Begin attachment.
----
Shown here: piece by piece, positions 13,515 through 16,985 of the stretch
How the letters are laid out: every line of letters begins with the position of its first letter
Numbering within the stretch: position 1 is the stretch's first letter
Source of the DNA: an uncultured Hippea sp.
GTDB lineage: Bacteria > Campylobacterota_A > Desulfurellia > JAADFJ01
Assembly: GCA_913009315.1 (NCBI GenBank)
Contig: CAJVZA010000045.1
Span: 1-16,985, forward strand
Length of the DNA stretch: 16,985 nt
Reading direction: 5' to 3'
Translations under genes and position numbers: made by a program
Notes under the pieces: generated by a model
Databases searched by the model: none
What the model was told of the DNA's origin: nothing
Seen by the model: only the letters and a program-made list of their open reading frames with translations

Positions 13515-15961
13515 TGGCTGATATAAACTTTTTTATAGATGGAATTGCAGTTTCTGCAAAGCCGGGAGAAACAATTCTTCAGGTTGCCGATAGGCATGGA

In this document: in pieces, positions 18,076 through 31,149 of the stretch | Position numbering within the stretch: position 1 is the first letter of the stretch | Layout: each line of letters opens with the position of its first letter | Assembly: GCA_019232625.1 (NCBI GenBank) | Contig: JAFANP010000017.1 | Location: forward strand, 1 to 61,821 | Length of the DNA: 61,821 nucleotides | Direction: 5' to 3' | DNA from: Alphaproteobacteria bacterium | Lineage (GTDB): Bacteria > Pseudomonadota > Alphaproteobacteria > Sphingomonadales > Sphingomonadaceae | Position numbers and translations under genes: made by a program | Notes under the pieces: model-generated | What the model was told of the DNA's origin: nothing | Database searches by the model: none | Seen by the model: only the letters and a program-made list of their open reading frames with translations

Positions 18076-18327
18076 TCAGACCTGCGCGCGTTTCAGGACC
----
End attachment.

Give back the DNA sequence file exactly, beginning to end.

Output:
Shown here: piece by piece, positions 13,515 through 16,985 of the stretch
How the letters are laid out: every line of letters begins with the position of its first letter
Numbering within the stretch: position 1 is the stretch's first letter
Source of the DNA: an uncultured Hippea sp.
GTDB lineage: Bacteria > Campylobacterota_A > Desulfurellia > JAADFJ01
Assembly: GCA_913009315.1 (NCBI GenBank)
Contig: CAJVZA010000045.1
Span: 1-16,985, forward strand
Length of the DNA stretch: 16,985 nt
Reading direction: 5' to 3'
Translations under genes and position numbers: made by a program
Notes under the pieces: generated by a model
Databases searched by the model: none
What the model was told of the DNA's origin: nothing
Seen by the model: only the letters and a program-made list of their open reading frames with translations

Positions 13515-15961
13515 TGGCTGATATAAACTTTTTTATAGATGGAATTGCAGTTTCTGCAAAGCCGGGAGAAACAATTCTTCAGGTTGCCGATAGGCATGGA

In this document: in pieces, positions 18,076 through 31,149 of the stretch | Position numbering within the stretch: position 1 is the first letter of the stretch | Layout: each line of letters opens with the position of its first letter | Assembly: GCA_019232625.1 (NCBI GenBank) | Contig: JAFANP010000017.1 | Location: forward strand, 1 to 61,821 | Length of the DNA: 61,821 nucleotides | Direction: 5' to 3' | DNA from: Alphaproteobacteria bacterium | Lineage (GTDB): Bacteria > Pseudomonadota > Alphaproteobacteria > Sphingomonadales > Sphingomonadaceae | Position numbers and translations under genes: made by a program | Notes under the pieces: model-generated | What the model was told of the DNA's origin: nothing | Database searches by the model: none | Seen by the model: only the letters and a program-made list of their open reading frames with translations

Positions 18076-18327
18076 TCAGACCTGCGCGCGTTTCAGGACC